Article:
WASHINGTON — The Trump administration’s new plan to pay for certain drugs in Medicare based on international prices quickly set off a war with the drug industry after it was unveiled Thursday — and both sides are charging ahead with aggressive statements that the other is ignoring patients.
The trade group for drug makers, PhRMA, called the proposal “price controls” and said it was “disappointed the administration put the needs of patients aside with these proposals.”
Health and Human Services Secretary Alex Azar, meanwhile, charged in a meeting with reporters that it is the industry’s high prices that form “the greatest possible barrier to patient access.”
The administration’s new proposal would gradually decrease reimbursement for physician-administered drugs over five years until the U.S. pays 126 percent of what a selection of other nations pay. The administration expects to begin piloting that program in half of the country in late 2019 or early 2020. If the administration finds that pilot worked as intended, it can then expand it to the rest of the country.
The early and heated quarrels between drug makers and the administration highlight the uphill battle the administration’s new plan faces as it moves through a long regulatory process. President Obama’s previous attempt to make sweeping changes to the way Medicare pays for drugs administered in doctors’ offices fell apart amid similar industry complaints.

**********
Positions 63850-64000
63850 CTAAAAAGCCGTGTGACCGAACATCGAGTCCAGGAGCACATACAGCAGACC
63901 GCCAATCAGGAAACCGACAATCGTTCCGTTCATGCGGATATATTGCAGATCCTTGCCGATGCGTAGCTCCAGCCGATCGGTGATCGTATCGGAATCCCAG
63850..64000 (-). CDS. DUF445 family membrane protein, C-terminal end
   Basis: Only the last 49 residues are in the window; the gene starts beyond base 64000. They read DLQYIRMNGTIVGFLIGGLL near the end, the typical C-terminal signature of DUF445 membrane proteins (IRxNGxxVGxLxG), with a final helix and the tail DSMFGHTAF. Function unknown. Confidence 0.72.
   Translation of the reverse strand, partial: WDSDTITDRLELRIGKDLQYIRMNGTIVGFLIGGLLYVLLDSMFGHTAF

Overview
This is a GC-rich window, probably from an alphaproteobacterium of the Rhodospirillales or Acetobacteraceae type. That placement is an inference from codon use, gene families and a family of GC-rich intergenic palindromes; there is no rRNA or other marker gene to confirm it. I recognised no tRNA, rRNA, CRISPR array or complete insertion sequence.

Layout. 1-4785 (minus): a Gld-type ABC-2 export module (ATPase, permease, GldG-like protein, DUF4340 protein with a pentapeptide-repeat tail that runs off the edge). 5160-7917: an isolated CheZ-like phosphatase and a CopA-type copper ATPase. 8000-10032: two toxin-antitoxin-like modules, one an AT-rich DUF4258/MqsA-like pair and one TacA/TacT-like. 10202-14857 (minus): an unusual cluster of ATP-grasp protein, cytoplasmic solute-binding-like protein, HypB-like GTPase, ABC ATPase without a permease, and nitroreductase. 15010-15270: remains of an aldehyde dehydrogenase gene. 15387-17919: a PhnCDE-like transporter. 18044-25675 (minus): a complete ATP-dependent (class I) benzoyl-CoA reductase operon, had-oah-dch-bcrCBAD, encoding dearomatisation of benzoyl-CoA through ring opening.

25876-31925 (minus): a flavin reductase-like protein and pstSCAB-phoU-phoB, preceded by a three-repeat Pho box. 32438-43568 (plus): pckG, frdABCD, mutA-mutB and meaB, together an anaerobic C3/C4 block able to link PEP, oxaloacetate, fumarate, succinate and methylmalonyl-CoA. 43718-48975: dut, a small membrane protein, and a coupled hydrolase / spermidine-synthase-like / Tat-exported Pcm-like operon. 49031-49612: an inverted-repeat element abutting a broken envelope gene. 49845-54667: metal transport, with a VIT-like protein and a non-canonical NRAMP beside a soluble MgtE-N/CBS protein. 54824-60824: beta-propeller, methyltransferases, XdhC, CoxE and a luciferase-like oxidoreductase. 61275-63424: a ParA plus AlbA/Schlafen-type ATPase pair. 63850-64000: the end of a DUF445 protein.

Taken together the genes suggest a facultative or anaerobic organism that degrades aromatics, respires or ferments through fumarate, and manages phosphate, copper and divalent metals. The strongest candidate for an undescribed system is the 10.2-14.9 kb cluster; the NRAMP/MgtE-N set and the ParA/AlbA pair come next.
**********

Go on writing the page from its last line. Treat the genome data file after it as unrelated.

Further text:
This time, both sides also tell radically different stories about how the feud got this bad.
BIO, which represents many of the companies most affected by this new proposal, said in a statement Thursday that it had repeatedly implored the administration to work with the group on reforms that the industry can stomach.
“It is deeply unfortunate the Trump administration has proposed pursuing a radically different approach,” BIO wrote.
But that’s not how HHS Secretary Alex Azar tells the story. “I had challenged the pharmaceutical industry,” Azar said. “I said this since I took office: Come up with alternatives of ways to introduce competition and market-based pricing into Part B, none have come forward.”
And drug lobbyists’ attempts at explaining to the administration why drugs are cheaper in Europe apparently haven’t been going so well. One industry lobbyist told STAT that when they met with officials to explain, their ideas were met with resistance.
“They don’t give a s—,” the lobbyist said. “They just think it’s some number on a chalkboard.”